rhapsody - He's worthy of looking into! Really interesting person, as was his father.

    Zibilee - Oh, yay! I'm so glad you got it. I don't think it's horrible that you've not heard of Harold before, I think he has been mostly looked over in history. But now he's back to life!

  9. You've definitely piqued my interest in this work (and the talk of length straight off didn't deter me one bit) and in this author more generally.

    In Canada we focussed on Cdn history in public school, but when I got to university, I opted to study English history, and the courses there were divided into 55BC to 1399, 1399 to 1688, and 1688 - present, with each intended to be studied consecutively. My favourite parts were the earliest bits!

  10. An old classic about Harald is Henry Treece's 'Hounds of the King'.

  11. Has been a few years since I read this - it was called Harold the King then - and I loved it.

    Bernard Cornwall and Alfred Duggan have both written several books about the Anglo-Saxon kings.

  12. Now you made me want to read a book where they take that what if story and turns it around. I love what if history. I read one where the Roman empire did not fall, and one where the Nazis one. Scary stuff

  13. To answer your question about history education in the UK, I remember learning a lot about the Battle of Hastings but very little about Harold's or Edward's lives before 1066. One of the reasons I love reading historical fiction is because it gives me a chance to learn about some of the periods of history that were completely ignored at school. This book sounds fascinating - definitely something I'm interested in reading!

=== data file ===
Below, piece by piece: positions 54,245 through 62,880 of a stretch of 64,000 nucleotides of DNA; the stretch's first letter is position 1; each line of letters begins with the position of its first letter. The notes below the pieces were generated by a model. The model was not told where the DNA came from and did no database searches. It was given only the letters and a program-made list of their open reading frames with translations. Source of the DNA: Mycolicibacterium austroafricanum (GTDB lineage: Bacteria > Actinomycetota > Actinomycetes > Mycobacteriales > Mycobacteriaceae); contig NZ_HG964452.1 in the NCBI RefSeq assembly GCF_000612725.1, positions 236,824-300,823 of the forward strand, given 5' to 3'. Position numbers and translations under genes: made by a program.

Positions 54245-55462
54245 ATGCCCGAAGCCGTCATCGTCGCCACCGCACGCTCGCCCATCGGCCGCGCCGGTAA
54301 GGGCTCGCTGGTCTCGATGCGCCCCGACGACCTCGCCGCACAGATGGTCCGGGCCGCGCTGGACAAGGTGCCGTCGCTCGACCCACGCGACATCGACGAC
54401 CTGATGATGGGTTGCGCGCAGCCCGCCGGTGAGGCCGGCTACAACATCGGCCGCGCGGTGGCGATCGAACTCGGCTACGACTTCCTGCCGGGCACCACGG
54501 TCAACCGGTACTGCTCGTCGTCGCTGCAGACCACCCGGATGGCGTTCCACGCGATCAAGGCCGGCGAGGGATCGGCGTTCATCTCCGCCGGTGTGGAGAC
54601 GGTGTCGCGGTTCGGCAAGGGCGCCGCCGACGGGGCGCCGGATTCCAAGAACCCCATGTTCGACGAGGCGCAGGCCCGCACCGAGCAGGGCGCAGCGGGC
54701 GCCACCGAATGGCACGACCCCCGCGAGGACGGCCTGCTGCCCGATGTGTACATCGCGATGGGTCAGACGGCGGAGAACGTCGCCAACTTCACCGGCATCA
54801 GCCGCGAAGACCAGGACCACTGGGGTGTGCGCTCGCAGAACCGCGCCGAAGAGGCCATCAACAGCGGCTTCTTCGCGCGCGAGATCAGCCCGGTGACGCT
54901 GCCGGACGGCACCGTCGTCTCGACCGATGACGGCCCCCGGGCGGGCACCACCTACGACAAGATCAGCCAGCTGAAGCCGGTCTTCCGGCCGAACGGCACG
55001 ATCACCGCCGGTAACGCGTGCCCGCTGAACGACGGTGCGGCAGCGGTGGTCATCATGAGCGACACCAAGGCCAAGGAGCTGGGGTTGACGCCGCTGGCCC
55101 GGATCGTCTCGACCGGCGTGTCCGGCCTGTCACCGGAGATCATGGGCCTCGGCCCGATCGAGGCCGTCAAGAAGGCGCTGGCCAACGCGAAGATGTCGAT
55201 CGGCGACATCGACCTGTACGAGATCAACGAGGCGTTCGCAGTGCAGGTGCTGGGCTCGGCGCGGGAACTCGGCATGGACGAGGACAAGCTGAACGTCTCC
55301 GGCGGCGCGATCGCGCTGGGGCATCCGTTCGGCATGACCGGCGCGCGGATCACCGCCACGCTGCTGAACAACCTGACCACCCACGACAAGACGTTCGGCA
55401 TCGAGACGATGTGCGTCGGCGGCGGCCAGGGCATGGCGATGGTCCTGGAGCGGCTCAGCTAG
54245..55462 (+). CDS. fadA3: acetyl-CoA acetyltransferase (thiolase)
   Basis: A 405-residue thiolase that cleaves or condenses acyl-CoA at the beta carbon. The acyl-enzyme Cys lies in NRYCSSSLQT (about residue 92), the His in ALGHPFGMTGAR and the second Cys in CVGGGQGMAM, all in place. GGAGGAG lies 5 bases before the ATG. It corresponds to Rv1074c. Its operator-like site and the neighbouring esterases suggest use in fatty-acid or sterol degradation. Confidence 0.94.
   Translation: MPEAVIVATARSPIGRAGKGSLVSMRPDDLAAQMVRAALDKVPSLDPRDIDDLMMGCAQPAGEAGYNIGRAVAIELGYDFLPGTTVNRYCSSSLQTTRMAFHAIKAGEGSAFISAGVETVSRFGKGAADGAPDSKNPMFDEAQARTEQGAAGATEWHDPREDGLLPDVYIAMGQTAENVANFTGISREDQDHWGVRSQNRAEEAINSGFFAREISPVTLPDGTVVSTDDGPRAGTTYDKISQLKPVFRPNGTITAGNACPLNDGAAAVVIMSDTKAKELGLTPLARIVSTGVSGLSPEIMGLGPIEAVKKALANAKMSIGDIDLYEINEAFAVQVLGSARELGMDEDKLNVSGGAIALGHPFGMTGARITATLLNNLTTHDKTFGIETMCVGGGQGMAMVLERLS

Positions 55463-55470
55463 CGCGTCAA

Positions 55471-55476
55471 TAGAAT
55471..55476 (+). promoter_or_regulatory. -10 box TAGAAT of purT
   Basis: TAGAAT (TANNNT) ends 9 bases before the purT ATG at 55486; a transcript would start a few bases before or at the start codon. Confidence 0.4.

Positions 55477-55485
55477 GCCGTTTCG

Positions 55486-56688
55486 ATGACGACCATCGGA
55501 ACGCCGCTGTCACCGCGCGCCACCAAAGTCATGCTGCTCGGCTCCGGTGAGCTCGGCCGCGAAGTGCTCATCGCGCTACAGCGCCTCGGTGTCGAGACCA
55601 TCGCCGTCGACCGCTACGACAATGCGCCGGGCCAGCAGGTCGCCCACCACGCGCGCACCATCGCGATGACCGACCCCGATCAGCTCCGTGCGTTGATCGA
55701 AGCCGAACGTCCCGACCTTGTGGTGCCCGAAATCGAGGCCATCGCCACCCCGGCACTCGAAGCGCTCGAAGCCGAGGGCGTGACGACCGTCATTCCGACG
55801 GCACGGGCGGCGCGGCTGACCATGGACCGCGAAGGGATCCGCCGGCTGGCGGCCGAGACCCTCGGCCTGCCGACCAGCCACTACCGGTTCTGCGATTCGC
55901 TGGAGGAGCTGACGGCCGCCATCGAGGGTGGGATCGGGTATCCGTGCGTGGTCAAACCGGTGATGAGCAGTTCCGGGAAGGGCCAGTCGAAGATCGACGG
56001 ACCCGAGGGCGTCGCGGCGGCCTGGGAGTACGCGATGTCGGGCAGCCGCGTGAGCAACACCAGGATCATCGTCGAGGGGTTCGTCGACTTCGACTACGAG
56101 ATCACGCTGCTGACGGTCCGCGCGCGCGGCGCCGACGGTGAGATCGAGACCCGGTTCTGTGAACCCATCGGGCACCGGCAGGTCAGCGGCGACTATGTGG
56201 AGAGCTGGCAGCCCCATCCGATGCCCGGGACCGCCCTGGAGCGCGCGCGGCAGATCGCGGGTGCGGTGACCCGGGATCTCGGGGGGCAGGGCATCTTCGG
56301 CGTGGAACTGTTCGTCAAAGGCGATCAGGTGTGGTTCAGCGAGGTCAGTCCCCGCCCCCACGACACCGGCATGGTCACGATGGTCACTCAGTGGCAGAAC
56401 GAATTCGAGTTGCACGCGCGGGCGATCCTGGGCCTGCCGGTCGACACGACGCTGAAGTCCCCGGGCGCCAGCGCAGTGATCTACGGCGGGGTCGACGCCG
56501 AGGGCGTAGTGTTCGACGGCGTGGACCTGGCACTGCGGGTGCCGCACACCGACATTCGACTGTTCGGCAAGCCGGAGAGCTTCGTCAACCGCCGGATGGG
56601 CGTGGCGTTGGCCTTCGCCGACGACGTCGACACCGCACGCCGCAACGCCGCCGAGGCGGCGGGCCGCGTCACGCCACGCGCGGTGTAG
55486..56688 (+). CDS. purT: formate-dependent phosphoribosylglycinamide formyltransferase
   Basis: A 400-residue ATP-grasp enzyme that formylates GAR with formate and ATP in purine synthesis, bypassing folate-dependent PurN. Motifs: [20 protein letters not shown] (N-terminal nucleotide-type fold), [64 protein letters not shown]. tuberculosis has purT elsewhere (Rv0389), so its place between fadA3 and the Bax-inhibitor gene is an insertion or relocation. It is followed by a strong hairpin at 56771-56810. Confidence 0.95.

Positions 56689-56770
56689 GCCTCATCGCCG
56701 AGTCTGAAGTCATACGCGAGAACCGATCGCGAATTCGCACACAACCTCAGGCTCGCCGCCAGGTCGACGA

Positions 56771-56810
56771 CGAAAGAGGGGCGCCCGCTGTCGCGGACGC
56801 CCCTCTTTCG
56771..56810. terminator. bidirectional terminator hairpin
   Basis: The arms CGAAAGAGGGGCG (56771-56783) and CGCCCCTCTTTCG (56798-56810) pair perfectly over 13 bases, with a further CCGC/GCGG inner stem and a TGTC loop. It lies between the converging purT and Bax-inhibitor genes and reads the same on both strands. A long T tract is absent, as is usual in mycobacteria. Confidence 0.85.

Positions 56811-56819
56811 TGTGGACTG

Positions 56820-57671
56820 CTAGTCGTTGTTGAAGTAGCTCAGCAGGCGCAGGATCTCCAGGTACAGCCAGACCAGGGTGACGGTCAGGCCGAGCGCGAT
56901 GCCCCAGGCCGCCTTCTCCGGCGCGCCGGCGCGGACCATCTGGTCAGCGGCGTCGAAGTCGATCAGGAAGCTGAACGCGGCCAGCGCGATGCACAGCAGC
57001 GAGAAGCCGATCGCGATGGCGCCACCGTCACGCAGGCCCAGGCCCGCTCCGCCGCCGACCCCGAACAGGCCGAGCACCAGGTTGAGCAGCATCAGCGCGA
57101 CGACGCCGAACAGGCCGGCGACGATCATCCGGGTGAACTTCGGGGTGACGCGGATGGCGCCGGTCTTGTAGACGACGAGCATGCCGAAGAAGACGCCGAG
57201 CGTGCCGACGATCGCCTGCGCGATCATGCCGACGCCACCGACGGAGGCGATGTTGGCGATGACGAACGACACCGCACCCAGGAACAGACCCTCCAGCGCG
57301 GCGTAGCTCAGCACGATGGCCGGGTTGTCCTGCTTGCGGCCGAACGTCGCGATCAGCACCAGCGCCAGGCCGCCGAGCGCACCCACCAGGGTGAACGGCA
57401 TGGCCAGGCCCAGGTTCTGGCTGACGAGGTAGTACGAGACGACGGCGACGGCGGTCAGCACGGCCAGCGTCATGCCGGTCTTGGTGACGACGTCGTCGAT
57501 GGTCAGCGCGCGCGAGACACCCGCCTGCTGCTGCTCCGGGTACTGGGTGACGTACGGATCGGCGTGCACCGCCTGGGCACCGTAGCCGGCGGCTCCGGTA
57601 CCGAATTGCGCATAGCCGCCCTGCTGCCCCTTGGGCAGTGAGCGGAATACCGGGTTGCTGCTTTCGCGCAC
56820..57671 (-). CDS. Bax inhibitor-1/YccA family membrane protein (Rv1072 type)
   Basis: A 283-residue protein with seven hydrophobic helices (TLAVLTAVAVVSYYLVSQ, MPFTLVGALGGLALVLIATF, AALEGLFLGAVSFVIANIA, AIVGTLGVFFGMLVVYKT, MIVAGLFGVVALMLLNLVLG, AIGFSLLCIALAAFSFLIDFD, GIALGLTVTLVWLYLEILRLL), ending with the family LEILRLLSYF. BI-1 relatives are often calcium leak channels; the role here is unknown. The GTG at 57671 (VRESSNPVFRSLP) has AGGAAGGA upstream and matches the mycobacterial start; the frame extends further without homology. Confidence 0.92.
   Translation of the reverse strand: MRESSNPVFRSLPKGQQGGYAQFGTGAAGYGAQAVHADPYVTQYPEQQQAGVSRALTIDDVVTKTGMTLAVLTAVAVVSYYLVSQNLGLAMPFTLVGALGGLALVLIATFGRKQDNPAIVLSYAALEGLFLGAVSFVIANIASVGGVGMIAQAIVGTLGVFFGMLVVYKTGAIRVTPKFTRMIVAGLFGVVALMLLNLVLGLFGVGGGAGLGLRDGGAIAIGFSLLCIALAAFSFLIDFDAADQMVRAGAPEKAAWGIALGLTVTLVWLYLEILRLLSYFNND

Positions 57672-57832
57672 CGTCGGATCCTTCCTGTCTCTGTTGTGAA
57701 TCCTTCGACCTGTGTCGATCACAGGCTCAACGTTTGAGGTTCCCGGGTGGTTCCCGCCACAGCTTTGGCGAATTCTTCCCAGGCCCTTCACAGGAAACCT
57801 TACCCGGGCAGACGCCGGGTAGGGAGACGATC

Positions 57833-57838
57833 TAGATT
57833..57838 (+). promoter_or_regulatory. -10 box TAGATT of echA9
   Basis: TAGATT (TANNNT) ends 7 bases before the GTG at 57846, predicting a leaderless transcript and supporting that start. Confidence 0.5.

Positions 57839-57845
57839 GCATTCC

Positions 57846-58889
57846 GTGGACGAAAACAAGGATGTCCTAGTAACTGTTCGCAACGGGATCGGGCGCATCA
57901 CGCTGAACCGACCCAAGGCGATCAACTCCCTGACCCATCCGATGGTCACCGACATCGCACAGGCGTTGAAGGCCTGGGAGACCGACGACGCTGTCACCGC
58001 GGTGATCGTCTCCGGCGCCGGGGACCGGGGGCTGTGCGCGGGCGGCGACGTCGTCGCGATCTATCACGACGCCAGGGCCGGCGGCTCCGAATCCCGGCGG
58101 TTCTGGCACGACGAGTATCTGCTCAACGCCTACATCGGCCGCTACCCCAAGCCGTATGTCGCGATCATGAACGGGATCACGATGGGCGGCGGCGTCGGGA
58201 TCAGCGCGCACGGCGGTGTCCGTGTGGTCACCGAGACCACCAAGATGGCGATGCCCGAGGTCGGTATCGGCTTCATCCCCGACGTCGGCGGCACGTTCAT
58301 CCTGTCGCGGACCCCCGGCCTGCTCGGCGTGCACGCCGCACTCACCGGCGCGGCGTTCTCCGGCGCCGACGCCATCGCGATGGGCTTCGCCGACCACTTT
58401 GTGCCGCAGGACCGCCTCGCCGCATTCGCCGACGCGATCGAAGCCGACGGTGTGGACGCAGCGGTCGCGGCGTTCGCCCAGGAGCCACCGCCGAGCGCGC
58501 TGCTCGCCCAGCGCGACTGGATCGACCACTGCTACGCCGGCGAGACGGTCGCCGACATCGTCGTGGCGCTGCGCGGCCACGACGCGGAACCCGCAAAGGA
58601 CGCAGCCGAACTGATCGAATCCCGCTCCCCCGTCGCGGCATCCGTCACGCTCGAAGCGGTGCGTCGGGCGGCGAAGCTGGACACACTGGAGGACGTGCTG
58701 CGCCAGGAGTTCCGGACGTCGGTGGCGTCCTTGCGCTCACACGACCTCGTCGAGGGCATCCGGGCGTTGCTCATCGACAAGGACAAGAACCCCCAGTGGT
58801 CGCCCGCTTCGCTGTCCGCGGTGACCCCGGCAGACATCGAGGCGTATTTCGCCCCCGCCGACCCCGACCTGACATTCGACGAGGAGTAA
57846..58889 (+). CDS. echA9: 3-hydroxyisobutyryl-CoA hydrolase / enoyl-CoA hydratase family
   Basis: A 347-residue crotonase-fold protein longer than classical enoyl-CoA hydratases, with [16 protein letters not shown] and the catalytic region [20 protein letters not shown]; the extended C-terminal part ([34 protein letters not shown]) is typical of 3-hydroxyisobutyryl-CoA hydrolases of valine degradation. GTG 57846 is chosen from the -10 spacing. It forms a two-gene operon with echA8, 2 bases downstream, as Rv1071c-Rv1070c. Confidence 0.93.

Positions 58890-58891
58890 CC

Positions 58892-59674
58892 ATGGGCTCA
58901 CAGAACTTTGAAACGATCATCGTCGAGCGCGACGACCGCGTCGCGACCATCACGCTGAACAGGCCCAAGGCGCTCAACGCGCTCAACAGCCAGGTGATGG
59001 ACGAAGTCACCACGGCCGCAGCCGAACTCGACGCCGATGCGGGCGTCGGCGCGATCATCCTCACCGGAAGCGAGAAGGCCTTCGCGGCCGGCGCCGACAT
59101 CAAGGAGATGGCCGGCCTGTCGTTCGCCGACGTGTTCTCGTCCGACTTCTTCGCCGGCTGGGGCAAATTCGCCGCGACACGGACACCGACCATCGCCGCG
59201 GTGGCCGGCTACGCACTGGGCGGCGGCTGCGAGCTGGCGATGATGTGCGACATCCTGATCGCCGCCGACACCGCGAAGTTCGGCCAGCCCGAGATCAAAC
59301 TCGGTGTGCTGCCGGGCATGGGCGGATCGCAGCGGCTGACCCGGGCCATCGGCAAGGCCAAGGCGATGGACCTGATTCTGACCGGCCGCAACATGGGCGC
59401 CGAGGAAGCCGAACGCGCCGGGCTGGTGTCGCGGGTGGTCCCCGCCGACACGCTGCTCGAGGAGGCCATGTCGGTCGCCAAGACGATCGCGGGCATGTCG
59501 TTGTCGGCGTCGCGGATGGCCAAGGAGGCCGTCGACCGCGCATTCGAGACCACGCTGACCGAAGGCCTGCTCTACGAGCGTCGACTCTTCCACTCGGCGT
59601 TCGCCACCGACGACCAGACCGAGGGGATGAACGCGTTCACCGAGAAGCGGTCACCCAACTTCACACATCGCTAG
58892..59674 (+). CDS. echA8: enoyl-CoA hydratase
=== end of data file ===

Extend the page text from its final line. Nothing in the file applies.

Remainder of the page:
14. Buried in Print - Oh, what an interesting range of dates. I can see 1688 being a major date, but what happened in 55BC and 1399?

    Katherine - Oh, thank you! I have never heard of that one.

    Cat - Yes, it has gone through a name change in republication. I will look up Duggan, too.

    Blodeuedd - Oh, those sound interesting! What were they called?

  15. *sigh* I have so little patience with medieval books. Especially about war! I always get sad that they don't have Homer to compare their lives to because THEY DIDN'T HAVE HOMER. Poor people, no wonder it was miserable.

  16. I've heard this author recommended a few times but this kind of book isn't really my cup of tea. Still, I should try and read outside my comfort zone sometimes shouldn't I?

    Have a wonderful holiday!

  17. I like the sound of this --first review I've read.

  18. Nice blog. Love your content.